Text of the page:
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For rare earths, an abundance of interest

The entrance gate to Steenkampskraal mine, located in a remote corner of South Africa's Western Cape province. The mine was abandoned in 1963 and is now being turned into a rare-earth facility.

Erin Conway-Smith/erin conway-smith The Globe and Mail

Filled with radioactive waste, its buildings gutted and crumbling after 48 years of disuse, the abandoned Steenkampskraal mine would seem to hold little value to anyone.

Until recently, the decaying apartheid-era mine in a remote patch of South African desert was mainly of interest to scientists studying the effects of high radiation on the thousands of bats that hibernate in the empty mine shaft.

But soon the bats will be evicted, the radioactive waste will be buried and the shaft refurbished. The Canadian owners of this mine are scrambling to tap the mine's rare-earth minerals – possibly the hottest commodity on the planet these days, with immense strategic and technological significance, and pivotal to a global geopolitical rivalry.

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As prices soar, there is a frantic global rush to develop new sources of rare earths. These obscure minerals – 17 different elements with futuristic names such as neodymium, samarium, yttrium and lanthanum – are crucial for everything from guided missiles and hybrid cars to flat-screen televisions, iPods and BlackBerry phones.

Western leaders are increasingly anxious about China's chokehold on a 97 per cent share of the supply, controlling the market with its abundant, low-cost production. The country dominates with just 37 per cent of the world's proven reserves. It produced 118,900 tonnes of rare earths in 2010, and exported just over 30,000 tonnes. Leaders have watched nervously as China restricts its exports, resulting in price rises of up to tenfold for some rare earths over the past year.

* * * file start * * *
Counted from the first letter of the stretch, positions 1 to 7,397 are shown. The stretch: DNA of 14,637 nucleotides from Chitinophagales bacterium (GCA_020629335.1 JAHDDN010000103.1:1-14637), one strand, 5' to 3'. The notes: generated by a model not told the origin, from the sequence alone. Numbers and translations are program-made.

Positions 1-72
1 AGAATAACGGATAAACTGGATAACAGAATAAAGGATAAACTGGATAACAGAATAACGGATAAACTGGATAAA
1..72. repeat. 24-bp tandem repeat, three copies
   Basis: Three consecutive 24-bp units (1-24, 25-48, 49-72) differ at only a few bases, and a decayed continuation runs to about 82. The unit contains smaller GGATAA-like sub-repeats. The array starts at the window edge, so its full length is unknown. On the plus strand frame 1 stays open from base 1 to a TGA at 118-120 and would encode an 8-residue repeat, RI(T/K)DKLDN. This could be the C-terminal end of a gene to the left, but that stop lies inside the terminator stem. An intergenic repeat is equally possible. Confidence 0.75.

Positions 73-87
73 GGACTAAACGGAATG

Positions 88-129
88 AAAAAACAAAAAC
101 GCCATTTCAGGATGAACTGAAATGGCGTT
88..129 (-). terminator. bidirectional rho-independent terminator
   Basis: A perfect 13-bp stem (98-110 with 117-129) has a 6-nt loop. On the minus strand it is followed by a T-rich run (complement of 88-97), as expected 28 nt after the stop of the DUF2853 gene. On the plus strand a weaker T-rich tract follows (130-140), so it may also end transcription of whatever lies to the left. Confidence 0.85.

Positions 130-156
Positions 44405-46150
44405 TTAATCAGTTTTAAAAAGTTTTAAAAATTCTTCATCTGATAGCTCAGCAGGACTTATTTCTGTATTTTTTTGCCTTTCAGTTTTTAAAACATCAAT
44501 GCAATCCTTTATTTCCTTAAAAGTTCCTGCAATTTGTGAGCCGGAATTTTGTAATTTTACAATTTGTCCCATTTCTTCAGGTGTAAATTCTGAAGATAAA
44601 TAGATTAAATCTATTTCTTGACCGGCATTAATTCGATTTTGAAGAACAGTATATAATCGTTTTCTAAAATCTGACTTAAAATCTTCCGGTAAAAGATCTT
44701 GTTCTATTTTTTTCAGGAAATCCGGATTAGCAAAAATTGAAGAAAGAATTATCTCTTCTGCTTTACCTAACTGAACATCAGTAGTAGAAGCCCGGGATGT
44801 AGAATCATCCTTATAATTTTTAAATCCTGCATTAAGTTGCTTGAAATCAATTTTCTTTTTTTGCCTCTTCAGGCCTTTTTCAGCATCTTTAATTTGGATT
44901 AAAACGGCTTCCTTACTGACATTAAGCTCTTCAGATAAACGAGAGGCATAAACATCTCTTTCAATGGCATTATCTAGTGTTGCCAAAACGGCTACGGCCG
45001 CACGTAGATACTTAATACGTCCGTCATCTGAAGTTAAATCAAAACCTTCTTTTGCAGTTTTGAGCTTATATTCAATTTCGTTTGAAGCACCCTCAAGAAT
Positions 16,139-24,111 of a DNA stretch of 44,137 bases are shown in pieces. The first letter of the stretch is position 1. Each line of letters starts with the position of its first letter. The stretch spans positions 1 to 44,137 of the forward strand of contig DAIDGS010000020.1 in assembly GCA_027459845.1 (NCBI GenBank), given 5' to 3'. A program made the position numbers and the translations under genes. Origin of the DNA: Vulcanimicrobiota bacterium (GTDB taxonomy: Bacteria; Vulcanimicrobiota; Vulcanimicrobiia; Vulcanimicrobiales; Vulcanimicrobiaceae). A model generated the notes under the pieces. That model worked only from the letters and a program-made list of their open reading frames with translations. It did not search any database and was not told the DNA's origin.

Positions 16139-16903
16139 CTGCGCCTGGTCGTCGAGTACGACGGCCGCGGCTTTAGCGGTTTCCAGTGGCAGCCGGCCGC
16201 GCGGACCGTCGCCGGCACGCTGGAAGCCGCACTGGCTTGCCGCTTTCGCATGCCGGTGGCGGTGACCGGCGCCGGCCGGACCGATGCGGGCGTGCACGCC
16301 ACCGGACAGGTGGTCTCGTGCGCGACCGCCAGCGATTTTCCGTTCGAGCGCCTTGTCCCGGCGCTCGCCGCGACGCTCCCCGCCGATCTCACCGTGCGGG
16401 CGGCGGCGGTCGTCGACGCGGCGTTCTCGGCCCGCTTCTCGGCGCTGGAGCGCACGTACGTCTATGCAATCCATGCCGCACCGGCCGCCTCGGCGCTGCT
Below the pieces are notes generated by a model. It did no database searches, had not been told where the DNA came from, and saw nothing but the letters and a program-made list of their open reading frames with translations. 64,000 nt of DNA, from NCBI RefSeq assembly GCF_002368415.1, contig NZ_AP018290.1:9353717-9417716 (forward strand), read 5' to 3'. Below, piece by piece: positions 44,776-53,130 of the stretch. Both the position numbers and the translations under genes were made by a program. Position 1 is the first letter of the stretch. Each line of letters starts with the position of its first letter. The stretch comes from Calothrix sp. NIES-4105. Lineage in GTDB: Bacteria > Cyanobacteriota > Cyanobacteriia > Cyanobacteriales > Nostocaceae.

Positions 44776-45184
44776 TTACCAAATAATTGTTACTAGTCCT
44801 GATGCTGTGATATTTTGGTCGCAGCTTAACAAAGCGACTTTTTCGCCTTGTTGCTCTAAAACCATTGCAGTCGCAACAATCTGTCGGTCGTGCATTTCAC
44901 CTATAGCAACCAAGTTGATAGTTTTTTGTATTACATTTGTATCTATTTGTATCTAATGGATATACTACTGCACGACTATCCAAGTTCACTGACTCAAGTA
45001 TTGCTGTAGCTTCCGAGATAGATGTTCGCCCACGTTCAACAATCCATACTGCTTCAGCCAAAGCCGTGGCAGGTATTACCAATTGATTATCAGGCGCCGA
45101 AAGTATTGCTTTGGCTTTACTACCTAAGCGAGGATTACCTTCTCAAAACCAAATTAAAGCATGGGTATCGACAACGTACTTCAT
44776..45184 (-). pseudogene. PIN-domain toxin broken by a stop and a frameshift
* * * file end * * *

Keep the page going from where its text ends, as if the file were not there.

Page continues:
China updated its rare earth quotas this week, which put them on par for 2011 with last year's numbers. The U.S. and the European Union later complained that Beijing had, in fact, added products to the list, and are calling for a new, fairer export restrictions policy.

The new quotas came after the World Trade Organization recently ruled against China for limiting exports of nine raw materials such as coke, zinc and bauxite. The case is expected to empower the U.S. and the European Union to file another complaint against China over its quotas on the export of rare-earth materials. Beijing maintains its rare-earth quotas fall within trade regulations.

China has openly used its monopoly as a political weapon, dramatically raising the stakes in the rare-earth business by cutting off supplies to Japan during a territorial dispute last year.

This, in turn, has triggered the interest of U.S. politicians, who allege that Chinese "hoarding" is a threat to the Pentagon's missiles and California's high-tech sector. Even Sarah Palin, the populist Republican, has complained that China is "bending us over a barrel" by controlling the rare-earth industry and forcing the United States to become dependent on Chinese production.

Never has an industry enjoyed so much influence from so little production. The global rare-earth industry is worth only $1.5-billion, yet the industries relying on it are worth an estimated $4.8-trillion. And they are vital to some of the world's fastest-growing products: smart phones, electric cars, high-tech weaponry, wind turbines, and almost anything with miniature electronics.

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Working '25/8' in South Africa

The mine at Steenkampskraal contains some of the world's richest grades of rare earths. But the ore also contains thorium, which is highly radioactive, creating problems of storage and disposal. This small tract of desert is one of the most radioactive sites in the world, according to a consultant at the mine.

The mine site is riddled with radioactive waste from its production years of 1952 to 1963. Even the crumbling buildings, segregated under apartheid rules into detached houses for white employees and hostel dormitories for black workers, still contain radioactive material. And none of it was cleaned up when the mine shut down.